The next time Alfred saw the Sheriff, the rope weaving was well underway. One team, led by the circus’ head rigger, ran around unlacing tents and removing guys and high wires to feed the braiding teams while leaving the remains of tents and equipment neatly so that the circus could be reassembled with minimum fuss after the crisis.
The braiding looked like an enormous game of team double dutch except with each team holding one of the four ropes as they lept and dodged over and under the other lines. The game ran all down Main Street. A fifth team kept the braided end in place, coiling the completed section, while the sixth made sure the twists lay even and neat so the loop would slide easily. As an accomplished jumper, Alfred led one of the line teams, so he did not have time to stop the Sheriff to chat. Even as he hopped and ducked, some tension leaked out of the rabbit as he recognized the Sheriff’s companion.
The only thing that kept Clint Westlake from being elected town sheriff by general acclamation was the presence of the Moose in their midst. With Clint himself trumpeting Moric’s praises, there could be no thought of hurt feelings when Moric won the badge. As things were, Clint could not be more content than to act as Moric’s Deputy for those times when the Sheriff needed to be in more than one place at the same time.
When Moric did not need the second pair of hands, Clint helped out wherever he could. He even helped out on the Light Rail that passed through town, on occasion. Mostly, or most visibly, Clint made a wonderful clown. His natural green hide came liberally spotted in white. Over this he wore a cherry red outfit with blue accents. He could bumble around among the tumblers doing expert tricks seemingly by accident. He could fall from trapeze to trapeze doing flips and twists while trying to return a dropped cape to the pretty young star. Clint could nap on the high wire, oblivious to the long drop below as he tossed and turned on the narrow surface. If anyone had the agility, competence, and nerve to get Ima safely to the ground and out of the way while Sheriff Moric got the Titan where they wanted it to go, Clint did.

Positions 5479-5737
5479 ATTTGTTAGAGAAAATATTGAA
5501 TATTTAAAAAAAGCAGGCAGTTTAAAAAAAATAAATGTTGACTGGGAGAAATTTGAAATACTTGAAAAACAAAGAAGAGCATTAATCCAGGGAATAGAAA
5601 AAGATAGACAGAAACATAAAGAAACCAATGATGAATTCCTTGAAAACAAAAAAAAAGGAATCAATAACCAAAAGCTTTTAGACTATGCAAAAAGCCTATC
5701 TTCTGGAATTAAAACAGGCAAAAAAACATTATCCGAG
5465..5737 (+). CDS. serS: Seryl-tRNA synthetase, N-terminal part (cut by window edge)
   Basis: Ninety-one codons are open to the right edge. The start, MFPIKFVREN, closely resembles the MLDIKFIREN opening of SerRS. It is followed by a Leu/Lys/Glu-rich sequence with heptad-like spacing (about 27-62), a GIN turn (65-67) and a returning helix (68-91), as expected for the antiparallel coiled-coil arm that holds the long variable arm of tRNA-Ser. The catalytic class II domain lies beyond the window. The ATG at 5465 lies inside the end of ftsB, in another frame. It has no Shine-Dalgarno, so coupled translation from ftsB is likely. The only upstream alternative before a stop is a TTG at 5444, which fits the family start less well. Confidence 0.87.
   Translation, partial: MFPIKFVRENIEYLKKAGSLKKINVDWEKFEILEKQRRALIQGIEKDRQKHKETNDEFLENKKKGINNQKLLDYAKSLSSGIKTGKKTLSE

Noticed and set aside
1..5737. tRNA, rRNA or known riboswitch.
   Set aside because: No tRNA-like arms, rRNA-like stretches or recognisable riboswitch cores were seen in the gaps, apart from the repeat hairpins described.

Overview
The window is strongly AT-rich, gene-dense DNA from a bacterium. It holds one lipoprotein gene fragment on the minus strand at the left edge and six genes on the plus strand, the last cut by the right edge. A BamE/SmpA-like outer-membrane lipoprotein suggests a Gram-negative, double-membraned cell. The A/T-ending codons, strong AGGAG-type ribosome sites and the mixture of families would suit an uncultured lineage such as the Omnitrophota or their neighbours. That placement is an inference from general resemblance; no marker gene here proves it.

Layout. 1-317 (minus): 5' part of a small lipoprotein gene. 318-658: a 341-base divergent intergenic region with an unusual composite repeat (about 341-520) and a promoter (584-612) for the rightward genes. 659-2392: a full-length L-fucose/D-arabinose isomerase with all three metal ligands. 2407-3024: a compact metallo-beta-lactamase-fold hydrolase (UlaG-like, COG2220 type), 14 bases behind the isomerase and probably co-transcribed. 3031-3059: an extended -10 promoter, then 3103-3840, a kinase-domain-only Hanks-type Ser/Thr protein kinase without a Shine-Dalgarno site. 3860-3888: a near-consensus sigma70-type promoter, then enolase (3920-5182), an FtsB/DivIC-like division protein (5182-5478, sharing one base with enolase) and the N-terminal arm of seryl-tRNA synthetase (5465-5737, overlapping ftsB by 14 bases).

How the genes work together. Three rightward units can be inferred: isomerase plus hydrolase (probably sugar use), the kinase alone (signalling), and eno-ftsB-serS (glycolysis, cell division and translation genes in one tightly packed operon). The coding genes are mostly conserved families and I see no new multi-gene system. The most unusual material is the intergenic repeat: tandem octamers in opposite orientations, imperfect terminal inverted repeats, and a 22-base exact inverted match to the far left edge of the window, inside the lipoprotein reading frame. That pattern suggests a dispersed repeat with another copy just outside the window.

The Sheriff and the Deputy talked earnestly as they walked the length of the work in progress. Near the end, Clint said something no one else could catch. When Moric nodded the two shook hands and the Deputy headed off to fetch his saddled horse from the front of the livery stable. Clint flowed easily into the saddle of the tall grey and rode out of town in the direction of Alfred’s ravaged ranch.
Clint cantered back into town just as they finished tying the loop in the end of the small mountain of neatly coiled lasso. Several riding animals, a wagon or few, and at least one coach had somehow managed to get hitched up and stowed along the street even as everyone worked so hard on the lasso. While most of the population of Funtown went to their conveyance of choice, the Sheriff managed to disappear a coil of rope bigger than he was about his person without so much as a visible bulge.
The Sheriff shifted his hat to the back of his head and looked over the uninvited convoy. He scratched his head and then called out, “Does someone have first aid supplies?” Several of the riders raised a hand.
Before Sheriff Moric could ask another question, the ringmaster urged his blindingly-white gryphon mount forward and called out in the beautiful, deep tones he used nightly to thrill the audiences, “We have food, fuel, and fodder for all in case this undertaking carries us through the night. We will stay where you bid and leave if so ordered, but none of us could ever forgive ourselves if something happened because we were needed and not on hand.”
Clint and Moric exchanged speaking glances. When the last few residents of Funtown, including Ima’s mother, came into view riding the circus’ elephants a smile darted across Clint’s wide mouth and he gave Moric a sharp nod. Quickly the convoy divided into wagons, elephants and other slower moving elements in one group and the swifter riders in the other. Clint’s earlier forray had located the Titan, with girl still aboard, rampaging among a small herd of buffalo. Clint made certain the herd’s owner and family found somewhere safe to be, but even so, there was no time to wait for the slower section of the population. Clint swung Moric up behind the grey’s saddle and they lit out to save the town, save the girl, and generally to save the day in good hero style in spite of the great tail of support they dragged along.